Shell believes that if you want to run a network, being price-competitive across the network is the only choice. Rather than be concerned that margins are too low, the company has learned to live within whatever the margin is and be profitable. “A liveable margin, that’s the big issue. We do our planning at around 4p and lower, and tell our dealers to learn to live in a 4p world. We’ve learnt to plan for the worst and enjoy it if it’s better.”

But McMahon is not complacent. “While people might think the market is stabilising, technology and other innovations may mean that people find a different way to drive down costs and put more pressure on margins. We know larger supermarkets will always try to do that.

“Chip and pin gives the potential for companies to operate unmanned sites at a lower cost. Whether they do or not remains to be seen.”


Despite the focus on fuel and pricing, McMahon stresses that the shop is still important, although it is going through a ‘maturity phase’.

“You can put shops on the ground and you can increase sales; but converting that through to profitability is more of a challenge. We’ve learnt to simplify our core range of products – it is one-third of what it was – and tailored the proposition for customers on the move, so it’s all about impulse and convenience-oriented products such as drinks, confectionery and sandwiches. You might think a reduction to 1,200-1,300 SKUs would cause a drop in sales, but they’ve grown.

“We’ve got the proposition to the customer right with a limited range that is easier to operate. We’ve simplified the logistics, and the supply chain, and drastically reduced costs – we don’t have our own warehouses or trucks. We do all that with P&H and we’re very happy with the arrangement – it works extremely well for us.

“It’s important to say that the Sainsbury’s arrangement is there not because of a failure in our shop business, but simply because having Sainsbury’s on around 100 sites – subject to planning permission – is better for those sites. On a sales per sq m basis three of the six trial sites are in the top 20 sites overall in the country. Also, sales significantly increase on conversion to Sainsbury’s.

“But that still leaves 450-500 company sites, on which we expect to have a healthy, vibrant and growing offer under the Shell brand. We remain committed to the shop side of our business. That’s why we are looking at a refurbishment of that offer and will be putting some trial sites on the ground this year. The first will be in the south, Burgh Heath in Surrey, in the autumn.”

As regards the retail network, McMahon says the company is committed to a dealer channel.

“We have about 480 dealers. We’ve been encouraging our dealers through things like Optimax and competitive pricing – along the same lines as the company channel. Dealers need to grow their throughputs and grow an alternative source of income at the site, whether that be a store or car sales or whatever. However, I would like to see an improvement in operational standards across the dealer network, so that for a customer there should be a seamless transition whether they’re on a dealer or a company owned site.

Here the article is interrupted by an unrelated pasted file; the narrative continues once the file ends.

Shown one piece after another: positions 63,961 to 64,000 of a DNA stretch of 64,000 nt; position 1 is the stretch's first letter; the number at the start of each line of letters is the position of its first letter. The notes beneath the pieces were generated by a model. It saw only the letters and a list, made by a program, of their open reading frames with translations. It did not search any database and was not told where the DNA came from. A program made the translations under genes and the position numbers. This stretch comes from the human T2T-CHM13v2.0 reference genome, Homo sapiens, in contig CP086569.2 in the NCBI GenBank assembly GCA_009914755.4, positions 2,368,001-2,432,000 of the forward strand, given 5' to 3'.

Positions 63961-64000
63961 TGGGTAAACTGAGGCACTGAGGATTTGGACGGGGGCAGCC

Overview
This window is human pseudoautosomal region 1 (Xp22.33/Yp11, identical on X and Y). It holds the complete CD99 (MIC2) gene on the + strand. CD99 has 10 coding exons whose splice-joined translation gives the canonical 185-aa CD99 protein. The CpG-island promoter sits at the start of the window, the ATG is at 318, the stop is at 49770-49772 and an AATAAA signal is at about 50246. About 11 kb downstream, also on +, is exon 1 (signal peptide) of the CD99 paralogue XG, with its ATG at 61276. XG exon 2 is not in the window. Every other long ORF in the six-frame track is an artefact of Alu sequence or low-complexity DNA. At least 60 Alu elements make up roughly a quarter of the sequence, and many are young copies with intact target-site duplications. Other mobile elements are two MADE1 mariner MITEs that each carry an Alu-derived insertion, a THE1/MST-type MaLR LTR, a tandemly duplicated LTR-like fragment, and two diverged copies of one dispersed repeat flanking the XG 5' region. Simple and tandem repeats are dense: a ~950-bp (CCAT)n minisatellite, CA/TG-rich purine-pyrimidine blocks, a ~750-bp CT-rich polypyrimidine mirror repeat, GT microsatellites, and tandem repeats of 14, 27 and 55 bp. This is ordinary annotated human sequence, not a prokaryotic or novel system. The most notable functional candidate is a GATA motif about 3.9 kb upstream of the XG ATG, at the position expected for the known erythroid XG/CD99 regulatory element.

“Many sites will need reinvestment – whether that be in refurbishing the pumps or signage, or in the store, systems or underground tankage. I think the industry is at a critical point where many operators will have to consider if they can they afford to reinvest. And that’s going to be the challenge over the next few years – to enable those sites who are long-term players to find ways to economically upgrade their offer to what the customer expects today.

“Our average dealer throughput is around three million. Choosing dealers is primarily about profitability. But I have to run a network and in that context, I think sites below two million litres will struggle.”

On the subject of retailer relationships McMahon pays tribute to his predecessor Ian Sutcliffe who he says did a fantastic job, not only in achieving an efficient structure, but also in repairing some of those relationship issues. “I think they are much improved – the PRA dealer survey reinforced that – we were very happy we were the most improved.

“It helps that the business is growing. We’ve also put more effort into the engagement with dealers in roadshows and we will continue that.

“We have certainly stabilised the dealer channel, and done even better than that on the company channel – we have a very healthy relationship.”

The Shell ambition is to be number one in this market. “We can compete head to head with anyone in the market,” says McMahon. We’re very happy where we’re going.”